Transformative learning is a collaborative process that focuses on the individual’s intrinsic motivation to learn. It is also a change in behavior that results from the learning experience.
To create transformative learning experiences, you must:
1. Choose an appropriate learning experience for your students.
Consider choosing an existing one or creating a new one specifically for this group of students based on their needs and interests.
2. Identify which steps you will use to lead the students through the learning experience.
Keep in mind that the process itself can be transformative, not just the content or product being learned. So be sure to include steps in your plan that focus on interactions with each other and/or with you as the facilitator of this transformative process.
Include discussion, sharing, active listening, inquiry, role-playing, hands-on activities, cooperative learning, games/interactive activities (etc.). These will help them learn how to be better learners in general—and they will feel like they are actively participating in their own transformation!
3. Plan how you will facilitate the process.
Will you be using the entire class at once, or will you break them into smaller groups? Will you be working with them individually? Will they work alone or in pairs?
Are there particular roles or assignments that will help guide them through the process? Are there specific tools that will help (or hinder) their progress, such as video cameras, computers, art supplies, online discussions and forums, or special software applications?
4. Prepare materials for your students.
If you are creating a new learning experience for your students and don’t have existing materials to use as a guide, it may be helpful to think about what types of information would be most helpful to your students.
This can be especially important if you are creating a transformative learning experience in an area where there is no specific standard curriculum (e.g., persuasive writing).
5. If necessary, create an assessment plan that addresses the learning objectives you have identified for this transformative learning experience.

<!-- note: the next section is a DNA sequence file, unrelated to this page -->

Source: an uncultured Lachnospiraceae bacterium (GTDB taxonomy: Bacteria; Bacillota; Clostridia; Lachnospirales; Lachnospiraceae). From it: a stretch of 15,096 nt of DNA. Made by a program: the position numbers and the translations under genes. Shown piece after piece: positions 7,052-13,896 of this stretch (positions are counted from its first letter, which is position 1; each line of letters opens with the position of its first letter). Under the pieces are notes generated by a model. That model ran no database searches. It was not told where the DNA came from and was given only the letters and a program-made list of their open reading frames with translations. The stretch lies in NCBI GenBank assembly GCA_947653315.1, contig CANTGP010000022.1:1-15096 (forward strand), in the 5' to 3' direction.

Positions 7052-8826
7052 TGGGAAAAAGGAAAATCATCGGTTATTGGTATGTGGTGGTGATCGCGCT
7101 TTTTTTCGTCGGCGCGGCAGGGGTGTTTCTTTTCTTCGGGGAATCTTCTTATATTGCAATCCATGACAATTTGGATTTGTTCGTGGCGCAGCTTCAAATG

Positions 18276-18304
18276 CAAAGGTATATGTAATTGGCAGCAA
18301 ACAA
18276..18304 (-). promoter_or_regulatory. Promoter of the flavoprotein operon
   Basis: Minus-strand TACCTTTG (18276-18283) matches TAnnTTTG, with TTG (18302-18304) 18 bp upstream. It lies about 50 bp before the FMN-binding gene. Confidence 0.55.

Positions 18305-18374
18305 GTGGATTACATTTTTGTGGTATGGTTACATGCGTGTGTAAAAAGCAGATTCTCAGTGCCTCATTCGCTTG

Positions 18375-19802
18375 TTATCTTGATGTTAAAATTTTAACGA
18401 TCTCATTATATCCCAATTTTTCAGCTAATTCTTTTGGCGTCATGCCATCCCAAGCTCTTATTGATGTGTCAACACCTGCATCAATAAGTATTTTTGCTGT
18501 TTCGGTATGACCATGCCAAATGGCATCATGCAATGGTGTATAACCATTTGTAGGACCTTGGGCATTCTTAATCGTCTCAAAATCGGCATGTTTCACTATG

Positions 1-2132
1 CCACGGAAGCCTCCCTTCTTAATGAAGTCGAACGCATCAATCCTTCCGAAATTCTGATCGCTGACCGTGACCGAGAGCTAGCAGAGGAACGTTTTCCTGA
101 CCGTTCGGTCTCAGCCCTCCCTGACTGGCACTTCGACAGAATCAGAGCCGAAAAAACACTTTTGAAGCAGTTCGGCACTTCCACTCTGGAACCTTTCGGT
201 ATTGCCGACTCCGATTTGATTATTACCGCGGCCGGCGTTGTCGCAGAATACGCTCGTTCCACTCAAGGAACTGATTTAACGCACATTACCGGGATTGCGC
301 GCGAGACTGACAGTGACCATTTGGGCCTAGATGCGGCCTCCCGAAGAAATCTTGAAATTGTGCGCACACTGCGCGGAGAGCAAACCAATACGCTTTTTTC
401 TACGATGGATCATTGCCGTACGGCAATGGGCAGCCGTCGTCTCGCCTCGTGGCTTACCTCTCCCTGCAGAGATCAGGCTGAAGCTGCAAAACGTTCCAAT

You may also want to use some form of assessment during the process itself—perhaps as part of a group discussion or role-playing activity—to get immediate feedback on how well your students are progressing through the steps of the process.
6. Conduct the learning experience.
Your role as facilitator is to guide the students through each step of the process, and to assess their progress and ensure that they are learning what you have planned for them to learn. If you are working with small groups, you may need to switch roles as needed (e.g., from facilitator to participant). You may also want to spend some time at the end of each session reflecting on what worked well, what didn’t work so well, and how you can improve it for next time.
7. Reflect on how this transformative learning experience can be used in your future teaching.
How will this change how you approach future instruction? What else can you do to help your students develop into better learners? How can you continue to build on this experience so that your students become more intrinsically motivated and more independent learners?
8. Provide feedback for yourself and for your students about their experiences in this transformative learning experience.
What worked well, what didn’t work so well, and how it could be improved for next time. Share these reflections with them—they will appreciate hearing from their peers as much as they appreciate hearing from you.